Despite the surprise from the marketplace, Microsoft pointed to the fact that they had stated this 'way back in 2006! They pointed to a blog post by Scott Schnoll from June of 2006:

We get a lot of questions on Microsoft's strategy for public folders in Exchange Server. For those of you who are still wondering what the fate of public folders are, be aware that:

  • Public folders are present and FULLY SUPPORTED in Exchange 2007.
  • The next major version of Exchange Server AFTER Exchange 2007, will also likely include public folders.

Microsoft's stated direction for public folders is the SharePoint product suite. The company has strongly suggested to customers that it should be moving to – or at the least launching any new collaborative data on -- Office SharePoint Server 2007. SharePoint, while it does a GREAT job at some things (document libraries come to mind), it does poorly at other things (threaded conversations) and does not do some things at all (replication of content to many sites).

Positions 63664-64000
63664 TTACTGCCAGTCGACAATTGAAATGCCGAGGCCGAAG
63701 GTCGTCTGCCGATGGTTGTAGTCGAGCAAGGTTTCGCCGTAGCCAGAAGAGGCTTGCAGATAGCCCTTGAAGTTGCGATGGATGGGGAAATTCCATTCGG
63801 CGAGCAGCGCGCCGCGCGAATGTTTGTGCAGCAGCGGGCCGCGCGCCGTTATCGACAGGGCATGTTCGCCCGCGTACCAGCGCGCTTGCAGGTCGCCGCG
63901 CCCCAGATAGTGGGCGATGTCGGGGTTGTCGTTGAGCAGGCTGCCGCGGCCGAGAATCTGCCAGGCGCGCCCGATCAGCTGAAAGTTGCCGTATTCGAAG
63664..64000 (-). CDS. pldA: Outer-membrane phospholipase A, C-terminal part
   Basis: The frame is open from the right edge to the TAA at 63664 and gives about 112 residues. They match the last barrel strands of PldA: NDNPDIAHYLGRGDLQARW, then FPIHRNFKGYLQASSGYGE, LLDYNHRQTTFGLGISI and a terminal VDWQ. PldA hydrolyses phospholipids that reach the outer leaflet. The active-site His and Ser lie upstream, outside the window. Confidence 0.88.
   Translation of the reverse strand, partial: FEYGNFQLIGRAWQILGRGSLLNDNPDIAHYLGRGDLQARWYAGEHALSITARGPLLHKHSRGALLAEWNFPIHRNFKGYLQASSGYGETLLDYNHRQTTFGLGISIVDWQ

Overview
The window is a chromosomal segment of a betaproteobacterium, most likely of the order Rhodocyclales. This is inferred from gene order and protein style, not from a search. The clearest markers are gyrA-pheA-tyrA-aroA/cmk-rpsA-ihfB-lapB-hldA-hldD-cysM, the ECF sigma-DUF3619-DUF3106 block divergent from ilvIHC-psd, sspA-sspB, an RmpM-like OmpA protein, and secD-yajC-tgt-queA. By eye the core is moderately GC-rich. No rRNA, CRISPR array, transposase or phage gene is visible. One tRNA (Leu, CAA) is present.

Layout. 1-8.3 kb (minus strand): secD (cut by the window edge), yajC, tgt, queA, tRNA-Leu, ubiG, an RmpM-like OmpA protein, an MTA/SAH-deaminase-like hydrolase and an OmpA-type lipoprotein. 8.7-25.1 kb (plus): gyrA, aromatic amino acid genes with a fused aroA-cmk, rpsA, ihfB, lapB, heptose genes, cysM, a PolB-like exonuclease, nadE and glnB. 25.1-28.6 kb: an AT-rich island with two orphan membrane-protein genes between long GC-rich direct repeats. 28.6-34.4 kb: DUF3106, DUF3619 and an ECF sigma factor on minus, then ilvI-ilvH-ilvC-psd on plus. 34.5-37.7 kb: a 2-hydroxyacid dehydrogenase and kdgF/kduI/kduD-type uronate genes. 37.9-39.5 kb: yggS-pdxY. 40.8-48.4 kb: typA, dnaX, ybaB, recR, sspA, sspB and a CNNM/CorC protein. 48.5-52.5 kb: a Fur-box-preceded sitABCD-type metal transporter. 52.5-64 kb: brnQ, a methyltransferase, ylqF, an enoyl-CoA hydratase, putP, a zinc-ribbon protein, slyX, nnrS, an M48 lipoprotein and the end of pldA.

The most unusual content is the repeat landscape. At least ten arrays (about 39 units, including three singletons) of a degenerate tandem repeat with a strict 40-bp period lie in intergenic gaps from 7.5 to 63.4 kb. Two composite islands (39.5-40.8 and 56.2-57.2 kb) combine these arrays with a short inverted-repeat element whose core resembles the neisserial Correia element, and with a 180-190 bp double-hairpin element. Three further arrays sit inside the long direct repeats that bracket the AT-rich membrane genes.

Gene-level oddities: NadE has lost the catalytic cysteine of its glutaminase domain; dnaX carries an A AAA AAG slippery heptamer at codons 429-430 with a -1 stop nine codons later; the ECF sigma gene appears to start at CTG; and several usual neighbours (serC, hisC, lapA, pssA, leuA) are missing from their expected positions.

Also lots of IT shops are postponing a transition because it costs money, and they say the public folders work just fine for today's purposes.

ExchangeWise Strategy

ExchangeWise (Pty) Ltd is a specialist software house focusing on the development and marketing of applications and utilities that provide functionality in the core business areas of messaging, collaboration, customer relationship management (CRM) and knowledge management. The company focuses primarily on Microsoft’s technologies and product and for this reason most of the company’s offerings are designed to enhance the functionality of Microsoft Exchange Server and its primary client, Microsoft Outlook.